All but most urgent surgery cancelled due to COVID-19


It’s not every day that medical colleges get such a quick and positive government response to their requests ​- but the COVID-19 pandemic means these aren’t ordinary days.

Within hours of the Royal Australasian College of Surgeons (RACS), College of Anaesthetists (ANZCA), College of Obstetricians and Gynaecologists (RANZCOG) and College of Ophthalmologists (RANZCO) issuing a call to halt all but the most urgent elective surgery, they found the Prime Minister was right there with them.

In a coronavirus update from Parliament House today, Prime Minister Scott Morrison said all elective surgery other than Category 1 and urgent Category 2 cases will be suspended.  

“Cancellation of elective surgery will allow the preservation of resources, including PPE, and allow health services, public and private, to prepare for their role in the COVID-19 outbbreak,” the Prime Minister said. 

The ban goes into effect from midnight Wednesday March 25.

Colorectal Surgical Society of Australia and New Zealand (CSSANZ) president Dr Damien Petersen said his colleagues were already limiting elective procedures such as colonoscopy unless it was considered urgent or there was a high chance of finding a cancer.

“And even after what Scott Morrison has said, I think that would still fit into Cat 1 or urgent Cat 2. Obviously a routine colonoscopy can be deferred for 6 months,” Dr Petersen said.

“With respect to surgery, cancer is Cat 1 so we are still permitted to do that but as a group we’re already questioning whether there are other alternatives to surgery for some of these patients.”

“And especially if you are doing fairly risky procedures, we’ve really got to consider whether that is the right thing to do at the moment considering they do take a lot of resources and they might be in hospital for weeks at a time.”

“Where possible, maybe we could defer people and give them alternative treatment such as chemo but obviously not all tumors are chemo-sensitive and so we have to make individualised decisions.”

He said similar rules would also apply in urgent Cat 2 patients where a significant painful condition might worsen without surgical treatment.

President of the Australian Knee Society Associate Professor Chris Vertullo told the limbic that 99% of surgeons were basically coming to the same decision.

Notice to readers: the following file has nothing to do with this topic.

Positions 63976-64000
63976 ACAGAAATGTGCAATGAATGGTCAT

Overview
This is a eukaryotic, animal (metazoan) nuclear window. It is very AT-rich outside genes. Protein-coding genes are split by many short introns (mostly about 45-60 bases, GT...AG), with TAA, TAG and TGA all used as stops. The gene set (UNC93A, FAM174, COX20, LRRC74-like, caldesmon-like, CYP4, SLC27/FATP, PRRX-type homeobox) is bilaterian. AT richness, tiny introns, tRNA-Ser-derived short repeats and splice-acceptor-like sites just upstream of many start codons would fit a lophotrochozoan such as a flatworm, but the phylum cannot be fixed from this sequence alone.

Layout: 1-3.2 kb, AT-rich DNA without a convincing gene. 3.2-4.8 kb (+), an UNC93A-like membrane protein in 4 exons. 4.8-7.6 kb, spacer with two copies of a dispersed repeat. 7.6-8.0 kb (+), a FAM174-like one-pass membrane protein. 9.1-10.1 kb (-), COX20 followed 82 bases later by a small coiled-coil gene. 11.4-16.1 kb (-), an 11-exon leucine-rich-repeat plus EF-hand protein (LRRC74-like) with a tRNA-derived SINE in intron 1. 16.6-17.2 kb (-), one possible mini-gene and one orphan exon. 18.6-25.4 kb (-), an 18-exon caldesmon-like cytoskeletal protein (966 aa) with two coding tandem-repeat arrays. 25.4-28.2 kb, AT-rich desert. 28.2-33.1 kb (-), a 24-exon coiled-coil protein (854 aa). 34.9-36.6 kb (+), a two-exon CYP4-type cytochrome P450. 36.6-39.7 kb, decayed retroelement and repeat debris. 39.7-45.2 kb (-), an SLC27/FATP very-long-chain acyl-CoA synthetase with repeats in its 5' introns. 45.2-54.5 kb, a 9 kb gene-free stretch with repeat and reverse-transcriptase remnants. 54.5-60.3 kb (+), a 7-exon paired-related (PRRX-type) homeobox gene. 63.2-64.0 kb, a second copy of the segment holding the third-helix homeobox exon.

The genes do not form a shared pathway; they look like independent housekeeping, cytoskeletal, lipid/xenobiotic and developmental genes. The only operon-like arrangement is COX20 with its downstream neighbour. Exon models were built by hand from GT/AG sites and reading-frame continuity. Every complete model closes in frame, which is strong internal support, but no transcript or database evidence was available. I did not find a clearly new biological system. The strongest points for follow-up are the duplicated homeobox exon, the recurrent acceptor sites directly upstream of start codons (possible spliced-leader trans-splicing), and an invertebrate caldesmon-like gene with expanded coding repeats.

“I basically had started cancelling everything anyway.  For me, all the joint replacements I had are off, which is the right decision. I think everybody I’ve spoken to is very happy.”

He said there were no capacity constraints yet at Gold Coast hospitals.

“But I’m in total agreement that there is an inadvertent risk to colleagues and other patients due to asymptomatic patients infecting others through aerosolisation of virus particles. It’s a good thing that they have done this. It’s an excellent decision,” he said. 

The RACS, ANZCA, RANZCOG and RANZCO presidents had said that continuing non-emergency elective surgery was unnecessarily putting patients and staff at risk of infection with the coronavirus.

“There must be a consistent national approach, which prioritises the health, safety and wellbeing of all patients and medical staff, given the dramatic escalation in COVID-19 cases. All non-urgent elective surgery in public hospitals should be cancelled. Private hospitals should be mobilised to accept urgent surgery,” said RACS president Dr Tony Sparnon.  

ANZCA president Dr Rod Mitchell also warned that “the continuation of elective surgery is consuming vital reserves of medicines and other important hospital resources. It is also reducing the time available for doctors and nurses to prepare for the management of the expected large numbers of critically ill patients.”

“Personal protective equipment is already in critical short supply and must be conserved. This is essential to secure the safety of our health workforce,” he said.

RANZCOG president Dr Vijay Roach called for critical gynaecological procedures, including abortion, and all care during birth, including caesarean sections, to continue as usual.

RANZCO President Associate Professor Heather Mack said urgent, sight-preserving, eye surgery needs to continue.

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